As for Agnes, her carting business went on for the whole of her life, until her death at the age of 74 in 1896. Would it, or could it, begin all over again, the people of Victoria, who had come to rely on her, must have wondered? She had arrived with a vengeance, and ruled the roost for more than three decades. It was pretty quiet after she’d gone, with her children going into every walk of life but the transportation business.
But, 100 years after Agnes started, out of the blue came another Buntine, her great-great-grandson Noel who, at the same age she had been, started a transport business in the Northern Territory called Buntine Roadways. It was Agnes all over again. At a time when cattle were still being moved overland by drovers, he started moving them through the harsh outback by truck. Noel Buntine showed the same family staying power displayed by his grandmother, Agnes, as well as his mother, Iris Buntine, who was a telephone exchange operator in western Queensland for 50 years, which, in 1975, she received a British Empire Medal from the Queen for her service.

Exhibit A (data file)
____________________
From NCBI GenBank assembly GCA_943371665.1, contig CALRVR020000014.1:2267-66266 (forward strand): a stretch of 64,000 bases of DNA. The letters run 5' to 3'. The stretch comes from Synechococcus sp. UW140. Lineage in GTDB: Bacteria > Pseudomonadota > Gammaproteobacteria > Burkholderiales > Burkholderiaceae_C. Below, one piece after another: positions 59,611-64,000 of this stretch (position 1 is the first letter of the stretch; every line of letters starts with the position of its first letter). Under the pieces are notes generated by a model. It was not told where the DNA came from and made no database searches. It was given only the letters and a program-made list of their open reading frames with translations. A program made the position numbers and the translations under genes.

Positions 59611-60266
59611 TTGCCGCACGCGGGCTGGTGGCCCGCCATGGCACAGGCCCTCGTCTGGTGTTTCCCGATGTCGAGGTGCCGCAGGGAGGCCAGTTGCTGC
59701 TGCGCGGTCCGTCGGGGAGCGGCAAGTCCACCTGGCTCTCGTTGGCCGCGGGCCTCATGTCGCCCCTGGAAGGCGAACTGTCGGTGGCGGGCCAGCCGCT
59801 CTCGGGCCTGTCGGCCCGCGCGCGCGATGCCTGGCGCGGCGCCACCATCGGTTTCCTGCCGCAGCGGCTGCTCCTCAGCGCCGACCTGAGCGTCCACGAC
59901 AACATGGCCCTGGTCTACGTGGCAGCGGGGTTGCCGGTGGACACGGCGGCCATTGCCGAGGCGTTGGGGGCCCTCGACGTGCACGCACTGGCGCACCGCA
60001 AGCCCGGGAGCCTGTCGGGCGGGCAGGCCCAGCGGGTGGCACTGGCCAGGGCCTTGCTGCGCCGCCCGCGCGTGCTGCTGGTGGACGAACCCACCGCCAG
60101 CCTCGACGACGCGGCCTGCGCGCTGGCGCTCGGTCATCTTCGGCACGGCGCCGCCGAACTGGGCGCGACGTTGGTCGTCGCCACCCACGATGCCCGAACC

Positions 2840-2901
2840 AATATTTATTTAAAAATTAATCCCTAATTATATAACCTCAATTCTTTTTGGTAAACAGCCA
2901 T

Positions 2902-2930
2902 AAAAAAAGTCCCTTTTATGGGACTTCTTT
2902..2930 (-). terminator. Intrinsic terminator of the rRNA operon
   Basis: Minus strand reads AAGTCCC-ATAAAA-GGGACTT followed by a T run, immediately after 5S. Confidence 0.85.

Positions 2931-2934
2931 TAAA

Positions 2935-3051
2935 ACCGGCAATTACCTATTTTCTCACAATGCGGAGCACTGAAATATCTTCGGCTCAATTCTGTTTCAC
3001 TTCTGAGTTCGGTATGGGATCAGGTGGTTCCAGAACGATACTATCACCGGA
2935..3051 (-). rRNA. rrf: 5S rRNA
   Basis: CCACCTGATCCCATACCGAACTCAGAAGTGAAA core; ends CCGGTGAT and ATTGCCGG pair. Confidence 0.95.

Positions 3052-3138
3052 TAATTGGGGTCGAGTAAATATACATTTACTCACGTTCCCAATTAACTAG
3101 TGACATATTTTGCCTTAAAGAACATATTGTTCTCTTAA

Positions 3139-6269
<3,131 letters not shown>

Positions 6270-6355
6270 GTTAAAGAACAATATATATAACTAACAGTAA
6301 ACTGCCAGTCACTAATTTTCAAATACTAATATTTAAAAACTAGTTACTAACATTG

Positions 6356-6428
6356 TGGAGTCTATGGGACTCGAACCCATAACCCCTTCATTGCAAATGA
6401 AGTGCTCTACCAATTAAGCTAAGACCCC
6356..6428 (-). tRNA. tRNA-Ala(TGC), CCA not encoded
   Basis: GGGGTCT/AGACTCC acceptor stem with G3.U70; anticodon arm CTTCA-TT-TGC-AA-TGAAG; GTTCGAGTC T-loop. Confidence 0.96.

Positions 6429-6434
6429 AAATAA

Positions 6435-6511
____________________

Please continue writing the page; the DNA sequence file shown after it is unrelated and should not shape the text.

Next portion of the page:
Starting in 1953, “Noel moved 3,600 cattle in his first year,” according to Australia’s N.T. Auto News. “Later, he had equipment capable of moving that number in a single operation.” Some years ago I spoke to Noel’s son, Dennis (who passed away in March 2013), a Volvo truck dealer in Darwin, and his wife Lorraine, who told me that before long, “Noel was running the biggest road train outfit in the southern hemisphere.” By the 1980s, Noel had 50 road trains, each more than 50 meters long (165 feet), carrying stock throughout the Northern Territory, northern South Australia and Queensland. He sold the business 20 years ago, but others kept it going. He’d put in his 30 years, as Agnes had.
The fact that many country towns in Australia are placed a day’s bullock drive apart may be lost on today’s Hertz-driving tourists who can do it in 20 minutes. Still, for those who do the opposite, and drive along in the outback, dreaming sentimentally about the past bullock trains and famous bullocky’s like Agnes Buntine, there is nothing quite like a long and loud road train of trucks and trailers overtaking you on the road to bring you back to the present.